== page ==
Adding LITE version to current product


2

I have a web-based service that requires a paid subscription. In fact I have the following subscription levels:

  1. 3-day trial
  2. 1 month
  3. 1 year

In my personal opinion, the main value of the service lay in its built-in analytic tools, which can save hours of manipulating data in a single project. And while I do get a strong interest from multiple users, many would like to give the tool a try with a promotional complimentary subscription. I am not certain if I convey where the value is strongly enough.

I am thinking of adding a LITE version of the same service, which will do the same, but won't have most of the analytics. In addition I can include a comparison chart of what features LITE and regular subscriptions include.

I think I will get more subscribers to at least give initial whirl to the service.

What are the PROs and CONs of this approach?
Also, any potential problems with offering this LITE version as free?

Software Trial Saas Micro Startup

asked Sep 19 '11 at 03:39
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Usabilitest
1,698 points

3 Answers


4

Lot's of SaaS companies have been successful with "Lite" versions (like SurveyMonkey and anything from 37signals) by not calling them "Lite"

I think you have to avoid calling it "Lite" and just have different levels of user experience. That way, you can get a good cross section of users that pay for your service at different levels -- all without losing sales on the high end.

The trick is to figure out what features are at each level.

To start, I would take a look at what features your present customers use the most and see if a nice cleave point exists. You might cleave based on the number of users, kinds of queries, analytics, etc.

answered Sep 19 '11 at 03:58
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Jarie Bolander
11,421 points

1

Read these regarding 'free' versus paid subscriptions. It has helped me better determine pricing for some of our products.

Provide good insight on offering free plans.
answered Sep 19 '11 at 11:15
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Ryan Doom
5,472 points
  • Read both articles -- great stuff. Although my livelihood does not depend on the success of this venture, extreme low conversion rate from free to paid is a major deterrent and I'm glad I now have the knowledge instead of learning it the hard way. Still not sure though why LITE is a "bad" word. In my case it can describe light on features as well as suitable for light usage. LITE seem to be a commonly undeerstood concept, isn't it? Would "Budget" be better? I personally want it to be very clear and not "cute", the way some sites call the plans... You actually read and compare to make sense. – Usabilitest 9 years ago
  • Because Lite communicates less than -- as in "less filling" -- which may be the right way to go for your market. I think that Ryan and Jamie and Alex are saying that you might want your lite version to be the baseliens and the current version to be the "professional" or "premium" to communicate a "more than" -- like SuperSize. Look around at your purchase decisions and see the contexts you are invited to go "more than" versus "less than" and I think you will see the accepted standard. – Joseph Barisonzi 9 years ago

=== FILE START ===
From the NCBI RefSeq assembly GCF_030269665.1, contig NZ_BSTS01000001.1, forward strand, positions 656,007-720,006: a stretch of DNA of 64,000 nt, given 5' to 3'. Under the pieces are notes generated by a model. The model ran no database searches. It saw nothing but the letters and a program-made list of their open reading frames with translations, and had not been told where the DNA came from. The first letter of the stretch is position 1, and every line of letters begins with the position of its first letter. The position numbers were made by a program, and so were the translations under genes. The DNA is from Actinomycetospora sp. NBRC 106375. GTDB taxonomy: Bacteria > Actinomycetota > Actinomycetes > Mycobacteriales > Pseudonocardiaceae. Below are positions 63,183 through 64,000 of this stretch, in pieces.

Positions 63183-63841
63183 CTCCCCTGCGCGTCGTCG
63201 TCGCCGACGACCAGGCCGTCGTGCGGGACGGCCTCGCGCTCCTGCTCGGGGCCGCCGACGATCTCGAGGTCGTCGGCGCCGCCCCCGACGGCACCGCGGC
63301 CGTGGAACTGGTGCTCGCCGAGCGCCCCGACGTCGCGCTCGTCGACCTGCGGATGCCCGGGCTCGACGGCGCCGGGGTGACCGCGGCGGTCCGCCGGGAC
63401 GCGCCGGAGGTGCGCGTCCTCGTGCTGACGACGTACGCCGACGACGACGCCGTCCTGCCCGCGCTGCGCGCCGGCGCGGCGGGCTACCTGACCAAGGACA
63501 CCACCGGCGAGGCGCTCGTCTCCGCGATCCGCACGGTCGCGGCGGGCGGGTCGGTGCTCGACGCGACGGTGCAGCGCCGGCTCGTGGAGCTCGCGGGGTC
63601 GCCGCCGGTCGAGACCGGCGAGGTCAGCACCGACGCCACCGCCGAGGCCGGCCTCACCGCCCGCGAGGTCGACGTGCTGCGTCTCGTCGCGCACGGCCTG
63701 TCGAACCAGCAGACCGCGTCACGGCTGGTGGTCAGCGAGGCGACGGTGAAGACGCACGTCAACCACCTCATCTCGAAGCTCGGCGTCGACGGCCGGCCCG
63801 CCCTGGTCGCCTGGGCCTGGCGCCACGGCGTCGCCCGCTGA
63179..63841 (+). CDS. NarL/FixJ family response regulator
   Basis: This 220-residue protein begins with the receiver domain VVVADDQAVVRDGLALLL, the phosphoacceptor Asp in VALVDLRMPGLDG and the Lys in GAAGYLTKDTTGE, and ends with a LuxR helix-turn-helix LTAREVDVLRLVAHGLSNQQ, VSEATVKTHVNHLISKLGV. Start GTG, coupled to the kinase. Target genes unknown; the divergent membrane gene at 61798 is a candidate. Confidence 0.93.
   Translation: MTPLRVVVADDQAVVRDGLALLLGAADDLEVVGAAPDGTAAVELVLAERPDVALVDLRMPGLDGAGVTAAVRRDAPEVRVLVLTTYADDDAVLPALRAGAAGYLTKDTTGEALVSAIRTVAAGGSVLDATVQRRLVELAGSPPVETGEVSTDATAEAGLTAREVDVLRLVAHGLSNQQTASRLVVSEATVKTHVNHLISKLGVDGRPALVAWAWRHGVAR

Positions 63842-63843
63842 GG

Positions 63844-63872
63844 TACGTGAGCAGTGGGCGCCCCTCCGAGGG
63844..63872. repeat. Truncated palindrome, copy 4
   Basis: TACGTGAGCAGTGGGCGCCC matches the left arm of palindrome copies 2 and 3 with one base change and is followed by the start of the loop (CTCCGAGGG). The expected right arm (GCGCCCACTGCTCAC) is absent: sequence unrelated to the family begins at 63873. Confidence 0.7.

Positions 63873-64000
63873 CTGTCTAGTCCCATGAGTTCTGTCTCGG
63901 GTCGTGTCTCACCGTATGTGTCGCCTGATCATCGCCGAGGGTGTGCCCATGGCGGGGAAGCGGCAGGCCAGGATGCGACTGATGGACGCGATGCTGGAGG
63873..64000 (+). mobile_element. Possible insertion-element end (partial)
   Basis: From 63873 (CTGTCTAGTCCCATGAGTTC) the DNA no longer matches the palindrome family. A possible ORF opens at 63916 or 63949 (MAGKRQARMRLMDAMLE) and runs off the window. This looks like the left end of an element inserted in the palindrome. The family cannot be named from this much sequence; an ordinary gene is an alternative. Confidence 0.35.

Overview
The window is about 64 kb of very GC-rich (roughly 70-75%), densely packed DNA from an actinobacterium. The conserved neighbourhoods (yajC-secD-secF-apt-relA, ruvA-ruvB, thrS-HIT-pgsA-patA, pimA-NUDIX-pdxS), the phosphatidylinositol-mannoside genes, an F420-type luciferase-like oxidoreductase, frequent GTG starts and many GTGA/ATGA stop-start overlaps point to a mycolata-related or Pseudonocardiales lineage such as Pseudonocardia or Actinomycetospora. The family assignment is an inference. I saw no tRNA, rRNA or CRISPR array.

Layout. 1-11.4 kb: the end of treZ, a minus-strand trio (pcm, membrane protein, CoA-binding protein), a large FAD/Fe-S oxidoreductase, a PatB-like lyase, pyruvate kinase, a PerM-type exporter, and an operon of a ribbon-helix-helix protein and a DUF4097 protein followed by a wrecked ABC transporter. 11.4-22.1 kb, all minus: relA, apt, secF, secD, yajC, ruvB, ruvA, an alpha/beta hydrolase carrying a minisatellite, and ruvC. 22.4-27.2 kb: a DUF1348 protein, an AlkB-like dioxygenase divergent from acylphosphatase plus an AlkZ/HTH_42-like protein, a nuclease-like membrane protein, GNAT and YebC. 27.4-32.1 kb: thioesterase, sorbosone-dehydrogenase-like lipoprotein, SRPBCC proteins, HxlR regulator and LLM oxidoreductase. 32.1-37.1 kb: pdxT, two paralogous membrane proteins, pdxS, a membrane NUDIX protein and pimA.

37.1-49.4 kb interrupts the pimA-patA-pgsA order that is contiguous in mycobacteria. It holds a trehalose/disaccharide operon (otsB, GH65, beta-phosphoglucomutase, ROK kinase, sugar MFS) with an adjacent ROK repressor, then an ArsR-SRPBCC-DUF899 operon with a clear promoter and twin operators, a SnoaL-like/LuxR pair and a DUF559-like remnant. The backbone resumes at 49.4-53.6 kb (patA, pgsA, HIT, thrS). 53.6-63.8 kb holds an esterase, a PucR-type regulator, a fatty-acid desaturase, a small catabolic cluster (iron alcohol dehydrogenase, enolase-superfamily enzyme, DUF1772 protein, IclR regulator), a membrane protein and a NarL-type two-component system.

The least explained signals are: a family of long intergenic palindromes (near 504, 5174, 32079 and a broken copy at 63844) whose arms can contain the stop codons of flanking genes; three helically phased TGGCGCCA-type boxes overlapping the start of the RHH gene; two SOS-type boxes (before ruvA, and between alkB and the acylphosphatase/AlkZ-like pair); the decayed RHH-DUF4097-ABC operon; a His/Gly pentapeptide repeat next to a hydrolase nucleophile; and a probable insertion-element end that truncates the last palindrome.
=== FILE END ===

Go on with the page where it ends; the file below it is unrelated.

• Lite is definitely understood in the mobile space. It's less used in web app / saas settings. However, in your case it seems like it is better than the 'free' version. Just make sure it's obvious what features they will be missing out on and make sure it's still nice and usable ... but they should be itching for the features in your paid version pretty quickly. – Ryan Doom 9 years ago

1

I think staggered feature levels can work great for SaaS. But like Jarie said, I'd avoid saying 'Lite', as it detracts value from the service/product by creating a negative perception to the customer.

Beyond that, the actual presentation of the plans themselves can be crucial. You want to frame the plan properly so that it accomplishes its mission: to ultimately steer people towards your premium services and then lock them into a subscription.

Personally, I love how 37signals handles it. Take Basecamp for example. You immediately know there is a free trial available, that a massive number of new companies are signing up on a regular basis, and that it only takes 60 seconds to be one of them.

Looking at the plans, they give extra emphasis to the 'sweet spot', the 'Premium' plan. There's nothing really special about it, this is just the pricing point where they want to drive the majority of their users to, and the entire page and even the plans themselves are set up to do just that.

Take a look at the names: 'Max', 'Premium', 'Plus'. They all add value to the product. There is a 'Basic' and 'Free' plan almost hidden at the bottom. This is intentional in that it makes them seem inadequate compared to the others.

They've made sure there's something there for everybody, but still, the page is essentially set up to drive you to that 'sweet spot'.

Check out this cool article to see an evolution of their plans, pricing, and presentation over time. I'd bet good money that their conversion rate has steadily increased with the changes.

answered Sep 19 '11 at 18:33
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Alex
1,156 points

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